Going through a divorce is never easy and when children are involved it can be a much tougher process. Here at K J Smith our professional child law solicitors can help families organise and prepare the arrangements for their children.
We’ll sift through the legal jargon to assist you through the process of obtaining a Child Arrangements Order to ensure you’re happy with the final arrangements made.
Previously, ‘child arrangements’ have been known under a number of terms. These were; child custody, access, residence and contact. These were replaced with child arrangements orders which we see today. The focus is on what is best for the child as well as emphasising the need for shared parenting. Shared parenting does not mean a child has equal division of time with each parent, but rather that each parent is involved equally in the child’s life.
A Child Arrangements Order can help to determine where a child lives and whom they spend time with. Our team of child law solicitors can help you with the following situations:
A Child Arrangements Order lasts until the child or children turn 16. Until that age, parents are responsible for deciding certain aspects of the child’s life.
It’s important throughout the process to not forget the welfare of the child. Our solicitors and especially the courts have a duty to consider the welfare of the child when examining the child arrangements. This is to ensure that the child’s feelings are heard and considered, taking into account their age and understanding, and that both parents are capable of meeting the child’s needs.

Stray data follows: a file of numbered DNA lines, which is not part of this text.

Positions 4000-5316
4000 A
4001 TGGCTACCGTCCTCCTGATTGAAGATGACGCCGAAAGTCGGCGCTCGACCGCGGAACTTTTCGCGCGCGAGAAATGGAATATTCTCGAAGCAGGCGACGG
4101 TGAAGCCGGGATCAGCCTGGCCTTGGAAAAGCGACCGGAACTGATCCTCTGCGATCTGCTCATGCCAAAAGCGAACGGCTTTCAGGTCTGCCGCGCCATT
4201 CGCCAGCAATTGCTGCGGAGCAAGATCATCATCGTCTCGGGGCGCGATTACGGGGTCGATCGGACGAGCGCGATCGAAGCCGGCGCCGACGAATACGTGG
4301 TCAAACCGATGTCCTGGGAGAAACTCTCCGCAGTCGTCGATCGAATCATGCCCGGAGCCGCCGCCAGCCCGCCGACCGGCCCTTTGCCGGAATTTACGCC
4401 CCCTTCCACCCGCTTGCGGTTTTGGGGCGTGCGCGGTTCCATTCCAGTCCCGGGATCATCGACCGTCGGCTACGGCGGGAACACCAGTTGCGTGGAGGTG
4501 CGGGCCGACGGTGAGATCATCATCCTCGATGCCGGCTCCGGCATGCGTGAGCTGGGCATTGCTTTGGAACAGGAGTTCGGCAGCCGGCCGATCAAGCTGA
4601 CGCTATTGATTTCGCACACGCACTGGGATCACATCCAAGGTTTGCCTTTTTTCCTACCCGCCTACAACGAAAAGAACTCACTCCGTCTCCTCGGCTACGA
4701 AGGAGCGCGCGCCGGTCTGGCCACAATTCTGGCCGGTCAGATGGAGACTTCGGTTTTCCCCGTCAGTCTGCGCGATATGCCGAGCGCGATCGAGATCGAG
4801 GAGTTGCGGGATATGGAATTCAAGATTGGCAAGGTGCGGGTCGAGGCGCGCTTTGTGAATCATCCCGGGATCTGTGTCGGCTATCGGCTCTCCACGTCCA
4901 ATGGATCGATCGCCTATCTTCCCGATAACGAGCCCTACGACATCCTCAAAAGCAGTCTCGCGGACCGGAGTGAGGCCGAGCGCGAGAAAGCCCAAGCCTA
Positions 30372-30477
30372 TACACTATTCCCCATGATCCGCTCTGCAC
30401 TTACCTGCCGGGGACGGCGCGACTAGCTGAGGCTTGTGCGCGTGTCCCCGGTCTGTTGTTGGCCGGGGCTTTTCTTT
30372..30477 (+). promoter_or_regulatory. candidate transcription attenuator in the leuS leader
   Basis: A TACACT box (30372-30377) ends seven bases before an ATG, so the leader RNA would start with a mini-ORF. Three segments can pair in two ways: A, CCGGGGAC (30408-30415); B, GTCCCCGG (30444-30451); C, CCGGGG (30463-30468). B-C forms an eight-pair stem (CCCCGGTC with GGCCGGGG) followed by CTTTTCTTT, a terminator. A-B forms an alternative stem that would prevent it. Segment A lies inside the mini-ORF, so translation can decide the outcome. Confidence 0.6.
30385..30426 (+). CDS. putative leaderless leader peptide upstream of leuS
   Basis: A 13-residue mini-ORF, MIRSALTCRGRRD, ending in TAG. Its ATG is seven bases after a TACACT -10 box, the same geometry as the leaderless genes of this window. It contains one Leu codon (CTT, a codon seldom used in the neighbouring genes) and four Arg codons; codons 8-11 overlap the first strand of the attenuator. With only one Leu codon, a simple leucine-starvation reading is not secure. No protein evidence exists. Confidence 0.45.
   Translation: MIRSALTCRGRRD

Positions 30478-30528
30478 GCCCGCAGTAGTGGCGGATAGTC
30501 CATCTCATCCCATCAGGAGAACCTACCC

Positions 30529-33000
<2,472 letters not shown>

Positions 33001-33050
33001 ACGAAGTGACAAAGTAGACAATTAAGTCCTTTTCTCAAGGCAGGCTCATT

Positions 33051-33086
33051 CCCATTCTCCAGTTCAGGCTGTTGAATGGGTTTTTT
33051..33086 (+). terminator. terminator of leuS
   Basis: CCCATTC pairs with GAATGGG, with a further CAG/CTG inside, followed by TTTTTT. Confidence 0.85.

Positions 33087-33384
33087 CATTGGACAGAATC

When disputes arise, it can be difficult to come to any amicable decision and so enlisting professional help can bridge the gap between disagreements to ensure a fair decision is made for both the parents and the children involved.
Attending court can usually be avoided should both parents be able to come to an agreement on where the child or children live and how much time each parent can spend with their children.
However, if neither parent can agree on which parent the child should live with or how often the child should spend time with the other parent, parents can then choose to apply for a Child Arrangements Order. The terms of the Child Arrangements Order are legally binding and can be enforced against a parent that does not comply.
Before you apply for a Child Arrangements Order, you will be required to attend a MIAM (Mediation Information Assessment Meeting). This meeting gives parents the opportunity to discuss disputes before taking them to court and consider alternative methods of resolving the dispute before continuing with the application process.
Parental Responsibility is the term for the legal rights and duties a parent has in respect of a child. This involves the right to make decisions such as what religion a child has, any medical treatment they receive, where the go to school and the arrangements for where they live and whom they spend time with.
The mother of a child will automatically have parental responsibility, as will the father if he was married to the mother at the time the child was born, or if he subsequently marries the mother.
If the father was not married to the mother when the child was born, he will only have Parental Responsibility if his name is registered on the birth certificate.
If a father does not have Parental Responsibility, a Parental Responsibility Agreement can be arranged for the father in order to give him responsibility over the child or children. This will require the agreement of the mother.
A Parental Responsibility Agreement can also be acquired for step-parents if they are married or in a civil partnership with the other parent.
If both parents cannot agree on the arrangements for their child and have gone through all the necessary steps before applying for a court order, parents can then take the next step in filling in a C100 court form.
In cases where domestic violence is present in the relationship, certain requirements to the application process such as MIAM may be treated differently, as to not put parents or children in situations where they may feel vulnerable and uncomfortable.